For the sake of a song

Rak Badjalarr

TRACK 1 (Mar86-04-s07) Song 1: Rak Badjalarr

Sung text   Free Translation  
rak badjalarr-maka bangany-nyung(repeated)ii winmedje ngan-dji-nyene  [I am singing] for the sake of a song for my ancestral country, North Peron IslandI am [sitting] eating oysters 

Badjalarr is North Peron Island, the ancestral country (rak) to which Lambudju inherited rights through his father. It lies to the north of the mouth of the Daly River. It is regarded as dangerous to all but senior traditional owners and those properly introduced to the country by them, for it is the land of the dead for the Wadjiginy and others living at Belyuen. It is inhabited by Wunymalang ghosts, who can come from Badjalarr to Belyuen to give songs to songmen. This dangerous aspect of the song is reflected in the rhythmic setting of its text (see below).

The opening text phrase, rak badjalarr-maka bangany-nyung (‘for the sake of a song for my ancestral country, North Peron Island’) contains an ellipsis, which was clarified by Lambudju when he spoke the text and added the words, nga-bindjan-ng (‘I am singing,’) to provide the meaning, ‘I am singing for the sake of a song for my ancestral country, North Peron Island’). And yet the meaning is still not clear until one understands that we are hearing the words of a Wunymalang, and that ‘for the sake of’ means, ‘for the sake of [giving you] a song for my ancestral country, North Peron Island.’ Sung in ceremony, however, we hear the voice of the living singer declaring that he is singing for the sake of providing the participants with a song about his country, North Peron Island. Badjalarr is one of several sites in the Daly region mentioned by name in Lambudju’s songs. The dangerous aspect of Badjalarr is reflected in the fact that the rhythmic setting disguises the word by setting it as if the words were, ‘Rakba djala.’ When sung, rakba sounds like rak-pe, which has been glossed elsewhere as ‘eternal country.’ So dangerous is Badjalarr that its name cannot be spoken for fear of calling down the wrath of the ancestral ghosts on the head of the speaker. Even Lambudju himself disguised the name when he spoke about it: ‘Rak badjalarr bangany, bangany-nyung nga-bindja-ng, which means that’s the name of the place, djalarr …’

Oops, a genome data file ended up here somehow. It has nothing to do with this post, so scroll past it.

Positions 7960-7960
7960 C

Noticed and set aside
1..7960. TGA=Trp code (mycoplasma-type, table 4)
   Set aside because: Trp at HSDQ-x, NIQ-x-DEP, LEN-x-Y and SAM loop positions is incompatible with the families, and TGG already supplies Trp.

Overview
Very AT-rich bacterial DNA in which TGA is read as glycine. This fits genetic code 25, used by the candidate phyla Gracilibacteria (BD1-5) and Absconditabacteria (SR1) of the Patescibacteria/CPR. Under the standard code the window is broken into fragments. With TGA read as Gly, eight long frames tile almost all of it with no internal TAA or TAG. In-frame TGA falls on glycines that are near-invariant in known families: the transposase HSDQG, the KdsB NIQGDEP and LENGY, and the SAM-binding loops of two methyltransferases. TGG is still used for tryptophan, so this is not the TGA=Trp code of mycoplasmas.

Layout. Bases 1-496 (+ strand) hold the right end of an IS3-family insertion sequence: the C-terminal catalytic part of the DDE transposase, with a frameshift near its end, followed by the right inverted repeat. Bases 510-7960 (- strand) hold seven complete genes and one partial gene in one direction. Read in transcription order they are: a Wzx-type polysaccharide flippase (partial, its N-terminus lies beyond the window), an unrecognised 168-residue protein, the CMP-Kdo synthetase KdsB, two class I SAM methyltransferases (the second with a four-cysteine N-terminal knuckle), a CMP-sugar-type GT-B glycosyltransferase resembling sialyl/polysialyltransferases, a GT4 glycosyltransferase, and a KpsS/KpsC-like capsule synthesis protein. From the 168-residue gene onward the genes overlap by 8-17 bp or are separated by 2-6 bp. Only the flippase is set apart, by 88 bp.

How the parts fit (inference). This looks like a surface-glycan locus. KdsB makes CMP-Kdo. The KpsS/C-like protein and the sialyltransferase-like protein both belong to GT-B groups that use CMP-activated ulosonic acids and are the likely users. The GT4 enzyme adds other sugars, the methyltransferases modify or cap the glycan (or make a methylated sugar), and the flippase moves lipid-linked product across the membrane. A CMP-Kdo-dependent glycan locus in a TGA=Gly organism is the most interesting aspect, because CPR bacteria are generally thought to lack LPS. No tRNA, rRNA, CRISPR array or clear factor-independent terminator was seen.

The text phrase about eating oysters refers to the fact that Badjalarr provides food for its children, and oysters are abundant there. Oysters also abound around the Cox Peninsula where Lambudju and most other Wadjiginy live, thus providing a link between their ancestral country and their current place of residence. This text phrase also contains an ellipsis: the final word ngami (‘I sit’) is supplied in the spoken version, but is not sung. This song and its significance are discussed in greater detail in Marett’s book Songs, dreamings and ghosts (2005).

This chapter includes six versions of ‘Rak Badjalarr’, two sung by Lambudju himself (from 1986 and 1962), one by his adoptive brother, Rusty Benmele Moreen (from 1961), one by Lawrence Wurrpen (1961) and two by Colin Worumbu Ferguson, the singer who has inherited Lambudju’s songs (from 1997 and 2008). These provide insights into how a song can develop over time and as it is passed from songman to songman. Note that all of these singers apart from Wurrpen—who was not a central member of the lineage—use the conspicuous vocalisations in the instrumental section so typical of Lambudju’s own performances. See table 7.3 in the music analysis section of this chapter for detailed discussion of the musical changes in these six versions.

Song structure summary


Melodic section 1

Text phrases 1-5

Rhythmic mode 5d (fast uneven triple)

rak  badjalarr  -maka  bangany  -nyung 
father’s country  place name  for  song  DAT 

[I am singing] for the sake of a song for my ancestral country, North Peron Island

Melodic section 2

Text phrase 6

Rhythmic mode 5d (fast uneven triple)

ii  winmedje  ngan  -dji  -nyene 
SW  oyster  1MIN.A/3AUG.O   eat 

I am [sitting] eating oysters


Rhythmic mode 5d (fast uneven triple)